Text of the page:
According to an announcement by CSU president Joseph Castro, the history professor, Lars Maischak, will be tasked to convert two of his courses into an online format instead to fulfill his contractual obligations. Maischak’s contract with CSU only ends next May.
“Dr. Lars Maischak, Fresno State History lecturer, will not be teaching this Fall,” Castro said in a statement last Friday.
— Fresno State (@Fresno_State) August 5, 2017
Maischak shot to infamy in April when far-right news site, Breitbart News, published his controversial tweet back in February:
According to USA Politics Today, Maischak had also tweeted this a few days later:
After apologising for the tweets and deleting his Twitter account, Maischak had also taken a voluntary leave of absence, according to Inside Higher Ed.
“My statements each represent the end point of a dark train of thought triggered by my despair over the actions of the present US government,” Maischak told The Fresno Bee.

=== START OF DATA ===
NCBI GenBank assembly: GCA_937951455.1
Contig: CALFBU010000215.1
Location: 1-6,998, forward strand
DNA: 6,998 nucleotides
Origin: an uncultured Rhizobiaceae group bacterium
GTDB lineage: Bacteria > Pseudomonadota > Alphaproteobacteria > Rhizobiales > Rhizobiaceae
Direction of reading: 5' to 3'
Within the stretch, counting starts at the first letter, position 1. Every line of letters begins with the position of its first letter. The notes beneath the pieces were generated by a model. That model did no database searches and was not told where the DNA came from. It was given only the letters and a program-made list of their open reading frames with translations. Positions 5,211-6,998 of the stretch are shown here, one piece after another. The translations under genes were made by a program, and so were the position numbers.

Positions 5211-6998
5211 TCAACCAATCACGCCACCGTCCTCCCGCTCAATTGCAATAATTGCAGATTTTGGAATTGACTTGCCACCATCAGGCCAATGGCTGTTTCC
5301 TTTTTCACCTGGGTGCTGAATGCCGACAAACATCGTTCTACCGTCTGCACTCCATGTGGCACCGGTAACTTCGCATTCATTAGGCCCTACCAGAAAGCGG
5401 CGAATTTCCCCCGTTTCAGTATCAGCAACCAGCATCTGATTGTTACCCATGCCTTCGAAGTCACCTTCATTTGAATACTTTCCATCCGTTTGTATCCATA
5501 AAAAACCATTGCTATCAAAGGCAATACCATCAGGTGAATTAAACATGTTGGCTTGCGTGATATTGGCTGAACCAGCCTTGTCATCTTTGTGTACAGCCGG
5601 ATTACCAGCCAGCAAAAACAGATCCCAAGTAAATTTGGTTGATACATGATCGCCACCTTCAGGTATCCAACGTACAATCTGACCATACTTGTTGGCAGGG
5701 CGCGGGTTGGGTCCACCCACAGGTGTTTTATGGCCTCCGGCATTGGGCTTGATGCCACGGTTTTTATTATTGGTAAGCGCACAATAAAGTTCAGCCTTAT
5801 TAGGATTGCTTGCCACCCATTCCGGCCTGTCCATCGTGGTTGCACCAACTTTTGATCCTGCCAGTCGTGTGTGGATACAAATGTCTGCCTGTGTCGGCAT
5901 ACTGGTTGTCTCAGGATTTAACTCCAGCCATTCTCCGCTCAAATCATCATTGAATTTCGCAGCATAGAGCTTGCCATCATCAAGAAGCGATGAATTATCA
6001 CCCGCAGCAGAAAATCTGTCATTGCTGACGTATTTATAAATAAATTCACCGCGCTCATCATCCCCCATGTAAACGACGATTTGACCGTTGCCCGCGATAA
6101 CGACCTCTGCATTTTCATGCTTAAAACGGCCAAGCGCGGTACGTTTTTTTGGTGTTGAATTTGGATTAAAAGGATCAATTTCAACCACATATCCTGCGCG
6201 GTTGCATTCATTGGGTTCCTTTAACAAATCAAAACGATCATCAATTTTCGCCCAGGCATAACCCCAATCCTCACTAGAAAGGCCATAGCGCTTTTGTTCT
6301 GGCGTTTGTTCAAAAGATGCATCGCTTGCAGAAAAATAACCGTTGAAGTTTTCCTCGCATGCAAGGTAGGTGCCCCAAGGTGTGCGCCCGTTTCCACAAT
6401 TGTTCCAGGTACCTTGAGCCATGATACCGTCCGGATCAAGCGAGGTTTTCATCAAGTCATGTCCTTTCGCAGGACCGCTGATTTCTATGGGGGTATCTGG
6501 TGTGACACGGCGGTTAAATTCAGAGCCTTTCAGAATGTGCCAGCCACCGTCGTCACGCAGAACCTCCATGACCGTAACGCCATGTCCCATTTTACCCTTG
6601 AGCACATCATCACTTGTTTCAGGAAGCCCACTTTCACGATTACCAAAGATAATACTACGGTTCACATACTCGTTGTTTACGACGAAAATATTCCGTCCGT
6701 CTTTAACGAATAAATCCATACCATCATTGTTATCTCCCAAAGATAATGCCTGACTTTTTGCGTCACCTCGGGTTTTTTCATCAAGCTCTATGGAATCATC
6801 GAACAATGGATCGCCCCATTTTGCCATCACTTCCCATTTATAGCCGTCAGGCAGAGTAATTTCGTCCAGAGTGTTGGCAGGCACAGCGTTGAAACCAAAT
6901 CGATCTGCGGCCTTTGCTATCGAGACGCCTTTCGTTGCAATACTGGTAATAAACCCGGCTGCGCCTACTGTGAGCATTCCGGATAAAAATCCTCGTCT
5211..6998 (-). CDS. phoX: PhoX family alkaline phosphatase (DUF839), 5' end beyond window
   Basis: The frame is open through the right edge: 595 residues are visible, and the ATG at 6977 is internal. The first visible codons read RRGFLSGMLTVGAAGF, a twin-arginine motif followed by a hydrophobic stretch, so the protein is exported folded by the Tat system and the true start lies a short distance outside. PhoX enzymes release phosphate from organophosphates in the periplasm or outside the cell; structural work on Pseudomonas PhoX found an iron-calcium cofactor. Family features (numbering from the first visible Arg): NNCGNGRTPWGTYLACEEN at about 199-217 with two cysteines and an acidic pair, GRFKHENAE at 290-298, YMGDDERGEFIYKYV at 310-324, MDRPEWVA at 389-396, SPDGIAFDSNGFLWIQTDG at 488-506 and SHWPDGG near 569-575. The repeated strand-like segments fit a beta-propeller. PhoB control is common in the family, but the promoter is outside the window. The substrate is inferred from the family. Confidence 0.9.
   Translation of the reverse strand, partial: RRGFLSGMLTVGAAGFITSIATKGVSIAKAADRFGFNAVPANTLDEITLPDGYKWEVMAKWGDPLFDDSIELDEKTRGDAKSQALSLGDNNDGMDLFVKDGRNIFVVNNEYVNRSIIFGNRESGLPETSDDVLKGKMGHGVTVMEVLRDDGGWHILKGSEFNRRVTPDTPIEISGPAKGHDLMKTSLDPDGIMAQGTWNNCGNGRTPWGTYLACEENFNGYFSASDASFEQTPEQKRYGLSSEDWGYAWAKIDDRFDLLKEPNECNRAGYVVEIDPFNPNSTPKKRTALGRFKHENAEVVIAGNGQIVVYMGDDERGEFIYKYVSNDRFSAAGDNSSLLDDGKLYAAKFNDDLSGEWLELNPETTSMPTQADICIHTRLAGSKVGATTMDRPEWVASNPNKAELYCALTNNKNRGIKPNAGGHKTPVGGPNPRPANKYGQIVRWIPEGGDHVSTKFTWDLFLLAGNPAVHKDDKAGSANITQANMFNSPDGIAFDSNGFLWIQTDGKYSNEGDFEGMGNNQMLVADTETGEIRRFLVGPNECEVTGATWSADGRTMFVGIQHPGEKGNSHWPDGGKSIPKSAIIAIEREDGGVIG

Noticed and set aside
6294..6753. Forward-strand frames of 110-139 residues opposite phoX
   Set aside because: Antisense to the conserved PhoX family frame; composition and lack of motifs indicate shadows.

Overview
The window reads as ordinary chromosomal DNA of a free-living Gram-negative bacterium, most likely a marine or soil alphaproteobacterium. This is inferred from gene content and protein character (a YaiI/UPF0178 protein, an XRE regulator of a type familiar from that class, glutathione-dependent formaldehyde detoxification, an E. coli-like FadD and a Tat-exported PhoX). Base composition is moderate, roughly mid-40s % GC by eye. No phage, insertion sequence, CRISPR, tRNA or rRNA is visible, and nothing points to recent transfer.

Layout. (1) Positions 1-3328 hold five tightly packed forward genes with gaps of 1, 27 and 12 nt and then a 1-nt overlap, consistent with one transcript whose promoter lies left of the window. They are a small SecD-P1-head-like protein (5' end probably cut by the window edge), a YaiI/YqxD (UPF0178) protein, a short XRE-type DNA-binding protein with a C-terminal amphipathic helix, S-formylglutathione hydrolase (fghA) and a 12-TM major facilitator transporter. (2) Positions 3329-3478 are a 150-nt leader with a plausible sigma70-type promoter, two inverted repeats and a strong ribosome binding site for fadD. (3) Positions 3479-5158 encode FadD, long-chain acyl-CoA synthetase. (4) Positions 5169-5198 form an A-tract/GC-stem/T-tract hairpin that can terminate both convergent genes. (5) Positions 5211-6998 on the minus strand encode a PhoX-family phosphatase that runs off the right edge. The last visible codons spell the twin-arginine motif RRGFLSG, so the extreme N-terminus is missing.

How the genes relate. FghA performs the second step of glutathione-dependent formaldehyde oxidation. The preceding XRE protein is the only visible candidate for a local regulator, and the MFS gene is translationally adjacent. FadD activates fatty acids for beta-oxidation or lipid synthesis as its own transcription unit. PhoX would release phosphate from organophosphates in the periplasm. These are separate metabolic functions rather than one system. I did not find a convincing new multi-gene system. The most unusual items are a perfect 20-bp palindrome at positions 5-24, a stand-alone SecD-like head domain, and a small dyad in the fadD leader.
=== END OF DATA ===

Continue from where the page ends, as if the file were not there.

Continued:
“It felt cathartic at the time to write them down. With 28 followers on Twitter at the time, I never expected them to be read by anyone, but a close circle of acquaintances who would know to place them in their context.”
“To treat Twitter as of no more consequence than a journal was a poor decision.”
The action on Maischak is triggering concerns among the industry over the state of academic freedom in US universities.
In an email to Inside Higher Ed, Hank Reichman, a professor emeritus of history at California State University, East Bay, and chair of the American Association of University Professors’ Committee A said: “I understand Dr. Maischak alleges his non-renewal is indeed ‘based significantly on considerations that violate academic freedom.’ It would appear to me that this allegation has merit,”
“Maischak’s tweet may have been ill-considered – and he has apologised for it — but he has not been charged with violating any law and he tweeted as a private citizen, not in his faculty capacity. The right of faculty members to speak or write as citizens, free from institutional censorship or discipline, has long been recognised as a core principle of academic freedom.”